So you have gone through the long and drawn out process of sourcing eCommerce products, Deciding what to sell and creating your product listings. Now you need product photography services and you have no clue where to start or how much to pay.... let me simplify the process for you.
In this guide you will find a few places to source your product photography and recommendations on how to approach potential photographers.
This site can be very valuable or a complete waste of time. I would suggest it for those who do not really know what photography styles they want, have a lower budget, and do not want to spend time reviewing cover letters.
Fiverr's platform was founded on the idea of offering cost effective services at a cheap price. You will find many budding photographers and a few career photographers. Beware that this platform is easy for a seller to manipulate to look like they have more experience than they actually do. If you learn how to weed out the poor sellers you will have a great source of middle quality work at a lower that average price. Keep in mind you get what you pay for here, buy cheap work, get a cheap result. Check not only a sellers reviews, but physically look at their live portfolio. Live portfolio is an awesome service where you can see actual work that seller has delivered to clients. To do so simply scroll past the first three photos in a sellers gig until you see images with reviews attached to them.
One of the largest freelance platforms out there... it can be hard to use for the newcomer. But when figured out it offers highly professional work at a decent price. This site would be better fit for those that want the high quality and are willing to pay a medium price for it. The site has a good system of checks and balances that keep sellers performing honestly. Though it can be time consuming to read through cover letters and decide who you want to hire, Upwork offers a more reliable pool of freelancers.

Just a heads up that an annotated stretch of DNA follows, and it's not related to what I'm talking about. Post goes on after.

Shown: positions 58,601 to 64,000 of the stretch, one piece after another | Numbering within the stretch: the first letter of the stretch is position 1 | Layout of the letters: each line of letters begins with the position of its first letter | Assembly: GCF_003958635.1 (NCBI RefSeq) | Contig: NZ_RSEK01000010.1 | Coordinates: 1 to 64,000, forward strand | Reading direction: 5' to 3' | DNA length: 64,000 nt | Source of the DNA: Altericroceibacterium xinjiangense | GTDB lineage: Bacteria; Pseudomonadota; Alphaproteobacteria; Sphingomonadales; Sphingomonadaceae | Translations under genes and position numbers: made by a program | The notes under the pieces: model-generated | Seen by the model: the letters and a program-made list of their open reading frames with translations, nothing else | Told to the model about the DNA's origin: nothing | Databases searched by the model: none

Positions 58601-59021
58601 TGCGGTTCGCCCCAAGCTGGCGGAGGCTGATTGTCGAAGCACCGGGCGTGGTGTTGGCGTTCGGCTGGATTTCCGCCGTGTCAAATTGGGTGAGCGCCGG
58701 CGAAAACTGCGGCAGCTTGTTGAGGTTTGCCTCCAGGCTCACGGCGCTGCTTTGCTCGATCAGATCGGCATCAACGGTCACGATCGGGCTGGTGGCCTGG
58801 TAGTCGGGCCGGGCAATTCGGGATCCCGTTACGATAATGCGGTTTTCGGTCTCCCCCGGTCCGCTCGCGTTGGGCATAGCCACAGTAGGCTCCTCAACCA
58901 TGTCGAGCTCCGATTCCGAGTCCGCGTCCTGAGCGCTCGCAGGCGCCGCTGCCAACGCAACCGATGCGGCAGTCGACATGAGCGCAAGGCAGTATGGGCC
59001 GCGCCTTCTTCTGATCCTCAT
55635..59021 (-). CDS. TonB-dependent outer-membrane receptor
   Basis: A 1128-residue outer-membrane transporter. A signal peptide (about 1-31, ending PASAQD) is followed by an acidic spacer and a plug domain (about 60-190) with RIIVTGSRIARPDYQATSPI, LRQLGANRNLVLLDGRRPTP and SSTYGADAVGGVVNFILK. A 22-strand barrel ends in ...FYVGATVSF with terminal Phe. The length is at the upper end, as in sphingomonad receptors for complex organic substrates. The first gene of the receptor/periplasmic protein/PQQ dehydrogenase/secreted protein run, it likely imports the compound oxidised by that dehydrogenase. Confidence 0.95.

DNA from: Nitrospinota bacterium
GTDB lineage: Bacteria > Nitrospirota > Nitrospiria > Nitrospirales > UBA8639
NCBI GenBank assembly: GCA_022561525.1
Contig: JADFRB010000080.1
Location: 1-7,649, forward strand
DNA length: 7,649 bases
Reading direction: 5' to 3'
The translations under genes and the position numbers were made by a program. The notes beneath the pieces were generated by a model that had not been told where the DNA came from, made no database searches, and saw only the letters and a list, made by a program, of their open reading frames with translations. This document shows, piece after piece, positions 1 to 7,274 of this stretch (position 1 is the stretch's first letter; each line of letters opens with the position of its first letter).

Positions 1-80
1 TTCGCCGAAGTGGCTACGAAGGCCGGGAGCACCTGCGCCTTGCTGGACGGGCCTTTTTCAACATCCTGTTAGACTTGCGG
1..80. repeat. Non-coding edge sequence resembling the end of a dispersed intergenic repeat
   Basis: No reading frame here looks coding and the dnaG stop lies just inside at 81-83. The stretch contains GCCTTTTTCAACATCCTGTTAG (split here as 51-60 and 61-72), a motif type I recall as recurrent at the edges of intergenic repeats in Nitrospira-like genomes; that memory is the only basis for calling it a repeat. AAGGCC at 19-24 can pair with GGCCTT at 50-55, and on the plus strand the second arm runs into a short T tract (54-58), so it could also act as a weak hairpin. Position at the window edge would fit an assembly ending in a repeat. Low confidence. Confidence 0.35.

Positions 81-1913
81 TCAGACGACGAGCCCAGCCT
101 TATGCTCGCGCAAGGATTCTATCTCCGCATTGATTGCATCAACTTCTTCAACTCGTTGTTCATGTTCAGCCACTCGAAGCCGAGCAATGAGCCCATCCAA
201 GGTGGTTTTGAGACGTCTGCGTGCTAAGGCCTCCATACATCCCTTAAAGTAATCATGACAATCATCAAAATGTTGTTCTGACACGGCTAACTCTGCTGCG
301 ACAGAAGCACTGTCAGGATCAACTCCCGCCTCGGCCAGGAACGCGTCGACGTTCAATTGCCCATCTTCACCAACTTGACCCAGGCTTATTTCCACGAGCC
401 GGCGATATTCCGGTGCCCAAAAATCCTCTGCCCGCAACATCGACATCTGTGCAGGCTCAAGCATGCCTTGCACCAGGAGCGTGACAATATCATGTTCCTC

It is wise to do a bit of research into how to post on Upwork and inlcude something in your job post that helps rule out freelancers that do not actually read before applying. For example you might state at the end of the post "include the word purple in your introduction if you have read and understand the requirements of this job"
Google and Direct Webpages:
I recommend going straight to google or a freelancers web page to anyone that understands the photography process well and wants to work on a long term basis. Finding product photographers video google or webpage can result in high end work at a cheaper price than freelancer sites. There is more risk and more reward.
Find a site with good reviews and offer to do a "sample order" Most sites offer a free one or two photo sample and the pricing will always be less if you are not working through freelancer sites. For example we always offer two free white background photos to new clients looking for product photography on our website. Try a photographer out risk free, if they are not willing to provide a sample, they are probably too busy to work with you anyways.
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